This past weekend I was craving a certain savory breakfast, one that I used to eat often as a child when I was living with my beloved grandparents in their 30th floor flat in Paris’ Chinatown. The whole family lived together, grandparents, aunts and uncle included. It was a fairly big two-bedroom apartment, with a living room overlooking Paris and an incredible view of the Eiffel Tower. From our windows, it looked as though the Eiffel Tower was standing on the roof of the nearest building, sparkling at night to say hello. I loved to look down and observe the cars riding by, like ants following each other in neat lines. But what I loved to watch most was the playground, and every day unfailingly I would ask my grandfather to take me down there and play.
My grandfather is one of those early morning types (I did not inherit those genes apparently). He would wake up around 5 or 6am, get dressed, put on his French-style beret and go for a walk around Chinatown and do his rounds. He’d stop by and say hello to people he knew, and perhaps practice some taichi in one of the nearby parks. Sometimes he’d bring back a baguette or two. And he’d have breakfast. And the whole household finally waking up would have breakfast too. It was a simple breakfast, some rice porridge accompanied by a few side dishes, pork floss, fermented tofu, pickled mustard greens, chinese olives, and sometimes an omelette with pickled radish.
[Homemade buttermilk and butter flavored with piment d’esplette]
After learning about buttermilk substitutes, I actually realized that I didn’t know
a whole lot anything about buttermilk in the first place (for my French readers, buttermilk is called babeurre, lait battu, petit lait or lait de beurre). So what exactly is buttermilk? Traditional buttermilk refers to the slightly sour left-over liquid from the butter churning process. Hence the name, butter-milk. Contrary to popular belief, buttermilk does not contain butter and is in fact low in fat.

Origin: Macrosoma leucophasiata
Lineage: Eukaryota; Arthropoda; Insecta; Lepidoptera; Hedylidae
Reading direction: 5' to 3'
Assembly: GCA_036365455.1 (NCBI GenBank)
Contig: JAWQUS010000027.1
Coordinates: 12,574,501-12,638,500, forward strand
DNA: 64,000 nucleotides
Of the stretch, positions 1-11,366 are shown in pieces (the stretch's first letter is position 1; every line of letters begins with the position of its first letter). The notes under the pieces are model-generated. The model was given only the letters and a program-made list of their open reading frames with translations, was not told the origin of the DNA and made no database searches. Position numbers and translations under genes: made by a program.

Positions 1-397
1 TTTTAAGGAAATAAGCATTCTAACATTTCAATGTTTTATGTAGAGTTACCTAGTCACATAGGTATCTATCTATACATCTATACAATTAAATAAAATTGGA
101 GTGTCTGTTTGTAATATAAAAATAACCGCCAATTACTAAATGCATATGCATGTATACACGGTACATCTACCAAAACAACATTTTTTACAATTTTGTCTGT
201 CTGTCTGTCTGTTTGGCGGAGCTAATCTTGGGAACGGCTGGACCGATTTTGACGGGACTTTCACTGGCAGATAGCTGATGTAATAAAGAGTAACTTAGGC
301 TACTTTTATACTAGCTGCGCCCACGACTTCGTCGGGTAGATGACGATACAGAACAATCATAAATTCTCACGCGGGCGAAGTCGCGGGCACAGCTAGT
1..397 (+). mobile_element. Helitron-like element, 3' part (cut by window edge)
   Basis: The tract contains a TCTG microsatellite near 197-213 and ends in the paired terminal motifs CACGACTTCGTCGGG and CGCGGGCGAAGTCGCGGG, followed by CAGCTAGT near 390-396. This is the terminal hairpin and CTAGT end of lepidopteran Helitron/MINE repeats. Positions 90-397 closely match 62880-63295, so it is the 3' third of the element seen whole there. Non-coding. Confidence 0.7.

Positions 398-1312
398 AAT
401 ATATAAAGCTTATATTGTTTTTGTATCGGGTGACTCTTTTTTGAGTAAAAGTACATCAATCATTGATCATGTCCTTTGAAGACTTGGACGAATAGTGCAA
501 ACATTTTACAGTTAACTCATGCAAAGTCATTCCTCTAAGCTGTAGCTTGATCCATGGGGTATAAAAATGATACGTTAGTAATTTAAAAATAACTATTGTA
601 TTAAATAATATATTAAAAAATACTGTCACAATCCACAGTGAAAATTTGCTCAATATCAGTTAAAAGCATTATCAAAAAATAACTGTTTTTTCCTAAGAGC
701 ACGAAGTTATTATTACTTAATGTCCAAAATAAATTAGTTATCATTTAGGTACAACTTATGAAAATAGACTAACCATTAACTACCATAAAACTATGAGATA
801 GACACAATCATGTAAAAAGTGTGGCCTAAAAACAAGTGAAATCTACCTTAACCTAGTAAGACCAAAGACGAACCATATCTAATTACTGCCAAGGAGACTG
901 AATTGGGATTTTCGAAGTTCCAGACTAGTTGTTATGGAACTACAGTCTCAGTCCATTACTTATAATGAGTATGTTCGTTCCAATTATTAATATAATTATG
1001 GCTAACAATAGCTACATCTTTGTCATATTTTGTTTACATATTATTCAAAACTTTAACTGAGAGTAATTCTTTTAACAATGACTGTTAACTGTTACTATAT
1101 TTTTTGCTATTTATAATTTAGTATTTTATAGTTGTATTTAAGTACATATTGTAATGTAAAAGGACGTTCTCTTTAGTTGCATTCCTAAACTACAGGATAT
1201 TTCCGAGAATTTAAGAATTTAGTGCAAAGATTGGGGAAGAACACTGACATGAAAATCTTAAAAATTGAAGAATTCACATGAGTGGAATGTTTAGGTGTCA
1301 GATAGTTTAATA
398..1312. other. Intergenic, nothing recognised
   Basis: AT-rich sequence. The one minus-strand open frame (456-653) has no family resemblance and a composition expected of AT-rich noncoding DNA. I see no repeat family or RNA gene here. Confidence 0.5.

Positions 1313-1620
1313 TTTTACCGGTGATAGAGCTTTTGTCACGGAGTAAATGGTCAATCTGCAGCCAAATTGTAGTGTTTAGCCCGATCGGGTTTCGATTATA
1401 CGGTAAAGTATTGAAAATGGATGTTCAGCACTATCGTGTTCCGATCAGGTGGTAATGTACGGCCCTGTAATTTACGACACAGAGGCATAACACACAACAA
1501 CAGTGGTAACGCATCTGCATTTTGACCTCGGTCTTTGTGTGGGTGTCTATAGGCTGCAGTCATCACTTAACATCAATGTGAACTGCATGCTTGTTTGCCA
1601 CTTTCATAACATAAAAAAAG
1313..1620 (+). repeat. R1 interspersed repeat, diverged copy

Nowadays, you’ll be hard-pressed to find traditional buttermilk in your regular supermarket. Most often, you’ll see cultured buttermilk, made from adding lactic acid bacteria to pasteurized milk (whole, skim or non-fat) and left to ferment for 12 to 14 hours. The fat content of the buttermilk will usually depend on the fat content of the milk from which it was made.
The good news is, making your own buttermilk the old-fashioned way, and by extension making your own butter, is a breeze. Well, almost. Bear with me. The recipe involves heavy cream, a jar, and a lot of shaking. You put the heavy cream in a jar, close the lid tightly, then shake until the cream turns into whipped cream, then shake some more until the whipped cream separates into a solid, butter, and a liquid, buttermilk. Tada, that is all.
I mentioned in my first post that I joined Tuesdays With Dorie because of this whole concept of community learning. So after my first TWD baking experience, I was looking forward to reading other bloggers’ comments on the recipe. I decided it would be nice to do a sort of lessons learned post afterwards. So here’s what I learned from fellow bloggers.
The majority of TWDers loved the bread although some thought the basic recipe was too plain. Most bloggers actually altered the recipe, with the addition of raisins, currants (both often soaked in some kind of liquor) and/or carraway seeds the most common. Another common addition was that of cheese. Delectable Delights with Rebecca recommends adding about 2 cups of grated cheese to Baking with Julia‘s base recipe. Some other people also used a mix of whole weat and regular all-purpose flour in order to obtain a more wholesome loaf.
My favorite variant came from The Double Trouble Kitchen. She added sundried tomatoes, rosemary and sprinkled it with sea salt and black pepper. Salt plus pepper, a common flavor profile in Chinese cuisine, is pretty much a sure winning combination in my book (incidentally, Costco sells these amazing salt and pepper pistachios that we’re addicted to).
But what I love most is the learning of techniques, tips and tricks. And this time, I learned that if you don’t have buttermilk on hand, you can easily substitute it with one of several things: